Quantcast
Environmental News for a Healthier Planet and Life

ACTION: Say No to Nuclear Weapons

Energy
ACTION: Say No to Nuclear Weapons

Union of Concerned Scientists

Over the next few weeks and months, President Obama will write new guidance that will lead to a new nuclear war plan and new requirements for the size and structure of the U.S. nuclear arsenal.

It is this administration's last major opportunity to change the way the U.S.—and the world—fundamentally thinks about nuclear weapons and their role in our national security. Organizations around the country are coming together to seize that opportunity with a goal to generate 50,000 petition signatures to the president by March 31, to show widespread U.S. support for steps to eliminate the nuclear threat.

For a number of reasons, this is an opportune time to push for change. The missiles, submarines and bombers that carry nuclear weapons are aging and must be renovated, replaced or retired. The U.S. faces a budgetary crisis, with all military programs on the chopping block. Since the end of the Cold War, nuclear weapons stockpiles have reduced, but military planning hasn't caught up to reduced U.S. reliance on the nuclear arsenal.

President Obama has been an advocate of a nuclear weapons free world and will be making decisions on a new nuclear policy, with his legacy in mind. Now is the time to use the wind at our backs and push the president to move toward the elimination of nuclear weapons.

Join us and sign a petition urging the president to move us closer to a world free of nuclear weapons.

President Obama's choices will determine if we continue to live with the threat of nuclear materials falling into the wrong hands or move us closer to a world free from the threat of nuclear weapons.

To seize this opportunity, the Union of Concerned Scientists is coordinating with dozens of organizations across the country in a campaign to get concerned citizens like you to sign this petition.

For more information, click here.

Florida Wildlife Federation / NBC2News / YouTube

In a dramatic rescue captured on camera, a Florida man ran into a pond and pried open an alligator's mouth in order to rescue his beloved puppy, all without dropping his cigar.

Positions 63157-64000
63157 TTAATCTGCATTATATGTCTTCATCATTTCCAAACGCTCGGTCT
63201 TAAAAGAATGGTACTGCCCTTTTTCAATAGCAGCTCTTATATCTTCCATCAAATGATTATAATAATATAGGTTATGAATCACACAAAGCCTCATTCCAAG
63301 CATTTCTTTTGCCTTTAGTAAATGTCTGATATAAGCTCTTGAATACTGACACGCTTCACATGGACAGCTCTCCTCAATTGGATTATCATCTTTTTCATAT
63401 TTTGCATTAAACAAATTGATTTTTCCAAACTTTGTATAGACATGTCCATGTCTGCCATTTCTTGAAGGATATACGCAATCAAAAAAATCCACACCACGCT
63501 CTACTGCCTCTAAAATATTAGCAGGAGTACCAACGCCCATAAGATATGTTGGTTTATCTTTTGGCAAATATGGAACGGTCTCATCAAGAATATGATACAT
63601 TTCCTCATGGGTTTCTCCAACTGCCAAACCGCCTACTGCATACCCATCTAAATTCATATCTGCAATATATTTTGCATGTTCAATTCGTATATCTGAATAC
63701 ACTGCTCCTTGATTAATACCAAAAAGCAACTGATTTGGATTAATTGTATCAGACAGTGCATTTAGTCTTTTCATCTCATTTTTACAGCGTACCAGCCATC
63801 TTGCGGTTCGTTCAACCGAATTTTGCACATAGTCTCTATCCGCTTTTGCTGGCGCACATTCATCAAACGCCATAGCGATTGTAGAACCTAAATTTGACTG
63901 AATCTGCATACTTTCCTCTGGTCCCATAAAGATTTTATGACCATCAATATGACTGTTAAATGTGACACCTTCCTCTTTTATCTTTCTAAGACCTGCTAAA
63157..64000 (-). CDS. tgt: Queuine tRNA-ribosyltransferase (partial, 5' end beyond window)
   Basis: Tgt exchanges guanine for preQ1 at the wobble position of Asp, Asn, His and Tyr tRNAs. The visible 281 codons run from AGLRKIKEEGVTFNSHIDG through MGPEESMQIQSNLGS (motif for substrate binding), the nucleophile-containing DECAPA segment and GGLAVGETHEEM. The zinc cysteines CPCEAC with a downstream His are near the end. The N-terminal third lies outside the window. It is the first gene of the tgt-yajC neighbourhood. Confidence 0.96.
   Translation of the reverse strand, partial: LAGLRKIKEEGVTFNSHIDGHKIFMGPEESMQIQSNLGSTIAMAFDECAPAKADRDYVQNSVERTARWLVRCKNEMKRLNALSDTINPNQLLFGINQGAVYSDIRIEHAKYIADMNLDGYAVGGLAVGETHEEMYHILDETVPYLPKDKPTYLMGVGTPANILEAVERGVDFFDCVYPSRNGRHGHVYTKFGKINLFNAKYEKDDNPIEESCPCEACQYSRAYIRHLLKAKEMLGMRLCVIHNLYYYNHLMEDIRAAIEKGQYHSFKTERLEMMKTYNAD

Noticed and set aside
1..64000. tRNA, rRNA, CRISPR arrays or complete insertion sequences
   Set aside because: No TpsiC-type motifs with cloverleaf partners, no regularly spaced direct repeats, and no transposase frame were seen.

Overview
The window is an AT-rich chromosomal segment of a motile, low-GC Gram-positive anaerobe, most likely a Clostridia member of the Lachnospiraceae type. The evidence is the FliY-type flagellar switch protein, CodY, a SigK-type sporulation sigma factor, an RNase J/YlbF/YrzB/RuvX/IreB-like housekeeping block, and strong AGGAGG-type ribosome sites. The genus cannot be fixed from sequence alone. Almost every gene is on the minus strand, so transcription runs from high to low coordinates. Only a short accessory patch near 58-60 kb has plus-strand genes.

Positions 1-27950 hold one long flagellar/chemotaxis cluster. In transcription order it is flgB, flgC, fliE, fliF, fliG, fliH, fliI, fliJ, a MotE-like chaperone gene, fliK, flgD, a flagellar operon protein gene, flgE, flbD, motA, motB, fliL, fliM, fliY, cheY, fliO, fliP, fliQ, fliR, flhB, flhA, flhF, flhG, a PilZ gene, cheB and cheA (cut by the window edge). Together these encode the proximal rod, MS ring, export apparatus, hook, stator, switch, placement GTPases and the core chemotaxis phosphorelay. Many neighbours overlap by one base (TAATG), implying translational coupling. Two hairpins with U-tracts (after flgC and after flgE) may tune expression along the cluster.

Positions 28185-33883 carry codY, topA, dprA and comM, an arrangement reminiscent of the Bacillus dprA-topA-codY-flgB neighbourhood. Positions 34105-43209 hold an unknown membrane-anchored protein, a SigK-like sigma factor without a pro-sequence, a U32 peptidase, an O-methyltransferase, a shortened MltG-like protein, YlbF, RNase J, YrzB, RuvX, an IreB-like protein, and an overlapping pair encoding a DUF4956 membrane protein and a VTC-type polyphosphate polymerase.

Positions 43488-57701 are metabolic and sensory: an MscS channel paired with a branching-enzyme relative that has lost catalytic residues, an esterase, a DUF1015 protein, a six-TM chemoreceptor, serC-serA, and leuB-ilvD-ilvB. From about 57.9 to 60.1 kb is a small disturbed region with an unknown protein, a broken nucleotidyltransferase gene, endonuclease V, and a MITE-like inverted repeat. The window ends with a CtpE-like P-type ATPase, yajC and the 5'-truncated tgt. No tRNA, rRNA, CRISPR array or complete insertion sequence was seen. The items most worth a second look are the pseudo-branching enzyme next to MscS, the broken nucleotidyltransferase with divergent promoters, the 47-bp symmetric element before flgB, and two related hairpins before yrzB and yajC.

Read More Show Less

EcoWatch Daily Newsletter

Imagesines / iStock / Getty Images Plus

Jean-Marc Neveu and Olivier Civil never expected to find themselves battling against disposable mask pollution.

When they founded their recycling start-up Plaxtil in 2017, it was textile waste they set their sights on. The project developed a process that turned fabrics into a new recyclable material they describe as "ecological plastic."

Read More Show Less

Trending

Fossil fuel companies received $110 billion in direct and indirect financial assistance during the coronavirus pandemic, including up to $15.2 billion in direct federal relief. Andrew Hart /

By Bret Wilkins

In a year in which the United States has already suffered 16 climate-driven extreme weather events causing more than $1 billion in economic damages, and as millions of American workers face loss of essential unemployment benefits due to congressional inaction, a report published Monday reveals the Trump administration has given fossil fuel companies as much as $15.2 billion in direct relief — and tens of billions more indirectly — through federal COVID-19 recovery programs since March.

Read More Show Less
Flint corn is an example of pre-contact food. Elenathewise / Getty Images

By Ashia Aubourg

As Thanksgiving approaches, some Indigenous organizations and activists caution against perpetuating further injustices towards Native communities. Indigenous activist Mariah Gladstone, for example, encourages eaters to celebrate the harvest time in ways that do not involve stereotypes and pilgrim stories.

Read More Show Less

By Alex Middleton

Losing weight and reducing fat is a hard battle to fight. Thankfully, there are fat burner supplements that help you gain your target body and goal. However, how would you know which supplement is right for you?

Read More Show Less